Dealing With a Potent Threat: Protecting crops from mold, mildew and disease
Farmers are using chemicals to spray the corn plants on the fields
“Out of sight, out of mind!” is an oft heard refrain, and may be very appropriate in many of life’s situations. The idea is that, if you haven’t seen it, it’ll likely not hurt or harm you, or your environment. But when it comes to protecting crops and plants, and ensuring overall food safety, what you cannot see might do a lot more harm than you realize! And that’s why environmental surface disinfection is so important, not just for plants and crops, but across the agricultural and plant-based food industry.
The Importance of Sanitizing and Disinfecting
When it comes to protecting crops and plants against threats, that are too small to view without a microscope, sanitizers and disinfectants are likely the first and last line of defense. Disinfectants can also effectively eliminate oxysporum microorganisms that cause deadly plant/crop-based fungal diseases, like Fusarium Head Blight (FHB), in small grain crops such as wheat and corn.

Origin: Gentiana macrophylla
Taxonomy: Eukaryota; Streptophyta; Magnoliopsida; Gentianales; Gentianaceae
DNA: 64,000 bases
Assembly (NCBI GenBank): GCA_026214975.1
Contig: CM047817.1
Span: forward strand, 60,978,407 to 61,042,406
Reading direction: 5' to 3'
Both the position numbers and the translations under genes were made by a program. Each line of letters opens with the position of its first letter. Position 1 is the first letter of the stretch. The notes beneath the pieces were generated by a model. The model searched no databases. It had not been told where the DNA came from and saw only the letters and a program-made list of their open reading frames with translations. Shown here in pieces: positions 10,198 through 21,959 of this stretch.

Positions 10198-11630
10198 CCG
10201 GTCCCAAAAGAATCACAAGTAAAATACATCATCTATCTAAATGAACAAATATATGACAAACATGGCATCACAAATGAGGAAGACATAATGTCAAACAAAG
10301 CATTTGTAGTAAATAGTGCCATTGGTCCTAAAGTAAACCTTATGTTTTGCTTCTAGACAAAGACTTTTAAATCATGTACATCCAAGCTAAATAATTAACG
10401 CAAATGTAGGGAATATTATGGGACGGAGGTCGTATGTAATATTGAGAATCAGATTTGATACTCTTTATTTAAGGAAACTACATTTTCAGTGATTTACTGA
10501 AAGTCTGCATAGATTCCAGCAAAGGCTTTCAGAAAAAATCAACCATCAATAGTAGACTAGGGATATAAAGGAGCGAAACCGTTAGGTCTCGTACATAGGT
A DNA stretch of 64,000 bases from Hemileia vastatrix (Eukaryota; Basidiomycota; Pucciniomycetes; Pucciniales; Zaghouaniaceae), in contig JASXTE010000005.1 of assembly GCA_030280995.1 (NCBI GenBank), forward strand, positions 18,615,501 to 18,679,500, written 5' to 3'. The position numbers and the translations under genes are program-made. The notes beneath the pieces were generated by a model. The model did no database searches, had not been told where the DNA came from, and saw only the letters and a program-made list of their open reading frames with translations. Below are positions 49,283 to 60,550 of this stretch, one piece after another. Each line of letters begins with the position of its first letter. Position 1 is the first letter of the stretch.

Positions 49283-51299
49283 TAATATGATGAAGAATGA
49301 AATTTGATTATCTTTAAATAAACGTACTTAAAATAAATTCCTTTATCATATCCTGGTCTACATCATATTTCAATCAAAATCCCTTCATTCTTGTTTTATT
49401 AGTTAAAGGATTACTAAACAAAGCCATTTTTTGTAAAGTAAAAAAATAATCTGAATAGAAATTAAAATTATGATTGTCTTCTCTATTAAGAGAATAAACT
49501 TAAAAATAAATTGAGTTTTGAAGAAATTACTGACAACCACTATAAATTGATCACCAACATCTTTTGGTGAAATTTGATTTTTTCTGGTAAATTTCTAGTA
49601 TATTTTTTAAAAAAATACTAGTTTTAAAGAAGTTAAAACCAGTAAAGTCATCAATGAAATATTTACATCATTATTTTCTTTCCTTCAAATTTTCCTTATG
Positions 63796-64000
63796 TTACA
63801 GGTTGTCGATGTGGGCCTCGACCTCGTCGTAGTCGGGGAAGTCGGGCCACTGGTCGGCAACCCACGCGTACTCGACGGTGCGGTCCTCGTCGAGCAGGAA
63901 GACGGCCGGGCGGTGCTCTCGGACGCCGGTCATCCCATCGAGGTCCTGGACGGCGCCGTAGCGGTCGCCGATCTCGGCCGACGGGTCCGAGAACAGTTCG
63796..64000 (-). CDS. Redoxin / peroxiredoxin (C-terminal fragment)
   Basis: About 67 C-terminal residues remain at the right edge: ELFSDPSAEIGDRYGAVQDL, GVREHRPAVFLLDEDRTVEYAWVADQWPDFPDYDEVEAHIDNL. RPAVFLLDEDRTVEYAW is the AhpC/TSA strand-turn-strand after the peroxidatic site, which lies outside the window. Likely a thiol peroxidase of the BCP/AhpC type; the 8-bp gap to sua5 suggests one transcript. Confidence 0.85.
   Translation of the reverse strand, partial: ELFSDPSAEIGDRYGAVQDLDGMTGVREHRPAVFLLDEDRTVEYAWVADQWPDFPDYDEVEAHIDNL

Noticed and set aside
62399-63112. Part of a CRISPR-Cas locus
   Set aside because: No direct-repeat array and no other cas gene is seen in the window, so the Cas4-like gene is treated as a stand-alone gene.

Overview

But what about mold and mildew causing bacteria and fungi, that also pose a significant threat to standing, harvested, and stored crops and plants? Well, micro-organisms are everywhere in our environment, including on grain silos, food storage containers, agricultural implements, and crop farming tools and equipment. They’re on plant tissue, plastic boxes and bags, pipes, hoses, and in farm houses, back offices serving farms, and in living quarters used by farmhands and workers.